announcing that its revenues and earnings for the first fiscal
quarter, the three-month period ended March 31, 1999, would be
significantly below analyst consensus estimates. Following this
announcement, Engineering Animation shares plummeted over 56% in
value, trading to a low of $17.5625 on April 7, 1999 on heavy
volume. Counsel are investigating this announcement to see if
the class will be expanded through April 6, 1999.

To learn more, contact Steven J. Toll or Emma Larson at 888-240-
1238 or 206-521-0080 or at stoll@cmht.com or elarson@cmht.com
via email.


ERNST & YOUNG: Pomerantz Haudek Files Complaint in Minnesota
------------------------------------------------------------
Pomerantz Haudek Block Grossman & Gross LLP has filed a
complaint against Ernst & Young LLP ("E&Y") seeking class action
status in the United States District Court for the District of
Minnesota on behalf of purchasers of the stock of Summit Medical
Systems, Inc. pursuant to the Registration Statement and
Prospectus for Summit's initial public offering in August 1995.
Summit changed it name to Celeris Corporation in January 1999,
and currently trades under the symbol "CRSC."

The complaint charges that the defendants violated Section 11 of
the Securities Act of 1933, by misleading investors via the
dissemination of materially false and misleading information to
the investing public which overstated Summit's financial
information contained in the Registration Statement and
Prospectus issued in conjunction with Summit's initial public
offering in August 1995. Specifically, the complaint alleges
that E&Y, identified as an "expert" in the Registration
Statement and Prospectus, stated in the Report of Independent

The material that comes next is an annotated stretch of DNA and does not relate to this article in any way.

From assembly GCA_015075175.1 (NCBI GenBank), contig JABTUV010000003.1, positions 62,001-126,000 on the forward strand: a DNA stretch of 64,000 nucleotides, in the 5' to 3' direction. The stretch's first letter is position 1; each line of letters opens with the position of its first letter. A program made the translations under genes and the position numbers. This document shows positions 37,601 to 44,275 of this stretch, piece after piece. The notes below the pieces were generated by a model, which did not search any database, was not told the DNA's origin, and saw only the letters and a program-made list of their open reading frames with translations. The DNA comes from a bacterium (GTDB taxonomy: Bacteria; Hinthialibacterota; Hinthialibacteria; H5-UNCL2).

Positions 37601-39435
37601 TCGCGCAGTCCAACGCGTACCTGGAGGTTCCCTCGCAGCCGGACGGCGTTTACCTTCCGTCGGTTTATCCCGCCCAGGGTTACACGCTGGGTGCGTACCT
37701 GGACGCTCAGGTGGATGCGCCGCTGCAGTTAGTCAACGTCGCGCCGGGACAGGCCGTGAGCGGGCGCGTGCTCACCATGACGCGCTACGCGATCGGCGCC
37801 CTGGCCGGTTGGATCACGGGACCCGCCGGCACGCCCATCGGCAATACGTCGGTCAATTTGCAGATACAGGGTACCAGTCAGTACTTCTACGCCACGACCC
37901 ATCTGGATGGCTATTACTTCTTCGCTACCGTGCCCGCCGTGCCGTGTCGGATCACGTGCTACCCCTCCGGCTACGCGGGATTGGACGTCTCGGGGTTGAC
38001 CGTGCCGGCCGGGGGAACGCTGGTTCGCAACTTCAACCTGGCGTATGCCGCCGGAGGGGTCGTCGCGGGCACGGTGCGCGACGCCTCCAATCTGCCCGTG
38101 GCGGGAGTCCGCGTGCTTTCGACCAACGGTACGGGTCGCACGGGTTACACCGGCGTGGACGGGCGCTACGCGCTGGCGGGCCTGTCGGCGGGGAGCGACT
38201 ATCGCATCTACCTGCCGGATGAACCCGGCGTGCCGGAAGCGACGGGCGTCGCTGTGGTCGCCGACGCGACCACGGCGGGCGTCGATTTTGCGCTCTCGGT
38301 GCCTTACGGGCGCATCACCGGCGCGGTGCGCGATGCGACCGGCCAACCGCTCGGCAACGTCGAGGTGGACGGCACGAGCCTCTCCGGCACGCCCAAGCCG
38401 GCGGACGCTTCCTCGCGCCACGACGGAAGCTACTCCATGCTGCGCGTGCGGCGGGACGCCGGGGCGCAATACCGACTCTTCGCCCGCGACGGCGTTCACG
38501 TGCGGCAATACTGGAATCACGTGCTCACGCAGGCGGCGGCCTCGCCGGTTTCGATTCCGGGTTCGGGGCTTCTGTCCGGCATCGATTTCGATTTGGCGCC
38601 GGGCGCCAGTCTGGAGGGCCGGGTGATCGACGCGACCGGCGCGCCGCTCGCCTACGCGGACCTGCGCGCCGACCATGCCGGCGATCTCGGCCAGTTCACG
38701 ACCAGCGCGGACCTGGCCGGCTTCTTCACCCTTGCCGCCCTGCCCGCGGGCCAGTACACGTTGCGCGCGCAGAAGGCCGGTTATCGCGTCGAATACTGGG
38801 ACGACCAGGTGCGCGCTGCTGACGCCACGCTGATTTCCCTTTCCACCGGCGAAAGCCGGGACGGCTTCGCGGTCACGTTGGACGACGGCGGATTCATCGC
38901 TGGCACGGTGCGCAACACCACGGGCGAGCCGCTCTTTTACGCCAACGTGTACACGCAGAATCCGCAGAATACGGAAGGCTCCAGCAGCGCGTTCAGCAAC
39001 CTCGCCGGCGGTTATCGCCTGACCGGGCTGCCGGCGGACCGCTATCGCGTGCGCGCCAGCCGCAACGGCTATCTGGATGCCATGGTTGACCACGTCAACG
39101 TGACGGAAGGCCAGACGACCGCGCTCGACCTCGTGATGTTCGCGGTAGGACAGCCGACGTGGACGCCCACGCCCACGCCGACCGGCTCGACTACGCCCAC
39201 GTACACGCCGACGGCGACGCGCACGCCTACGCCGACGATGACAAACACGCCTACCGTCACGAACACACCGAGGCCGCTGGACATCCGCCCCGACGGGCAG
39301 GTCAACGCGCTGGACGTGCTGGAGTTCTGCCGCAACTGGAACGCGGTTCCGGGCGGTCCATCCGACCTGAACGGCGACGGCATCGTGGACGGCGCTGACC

Auditors annexed to the Registration Statement and Prospectus
that it had audited and certified Summit's financial statements
and opined that the Company's consolidated financial statements
presented fairly, in all material respects, the consolidated
financial position of Summit for the 1993 and 1994 fiscal years,
and the results of the Company's consolidated operations and its
consolidated cash flows for 1992, 1993, and 1994, "in conformity
with generally accepted accounting principles."

On March 3, 1997, the Summit issued a press release disclosing
than it has materially overstated its reported revenues and
earnings as far back as 1994. In its Form 10-K filed with the
Securities and Exchange Commission on April 4, 1997, the Company
reported a restated net loss for fiscal 1994 of $1,173,000 from
a previously reported net loss of $300,000, and revenues were
restated downward to $11.3 million from $12.3 million.

Summit sold approximately 2,500,000 shares of its common stock
in its initial public offering at $9.00 per share, for total
proceeds of $22, 500,000. Upon news of the restatement of its
financial statements on March 3, 1997, the price of Summit
common stock plummeted to $3.875 per share.

For more information, call Mildred C. Frazzitta, Esq. or Julian
P. Carr at 888-476-6529, or write to jpcarr@pomlaw.com via
email.


LASER TECH: Abbey Gardy Files Complaint in Colorado
---------------------------------------------------
The Denver Post reported that another New York law firm has
filed a class-action lawsuit against Laser Technology Corp.,
alleging that the company issued false statements about its
financial condition and operating performance. Representing the
plaintiff is Abbey, Gardy & Squitieri LLP. The class includes
those who bought Laser Technology common stock between Feb. 12,
1996 and Dec. 22, 1998.

Several other class-action lawsuits have already been filed
against the Arapahoe County, Colorado, firm.


NETWORK ASSOCIATES: Barrack Rodos Files Complaint in California
---------------------------------------------------------------
Barrack, Rodos & Bacine filed a class action in the United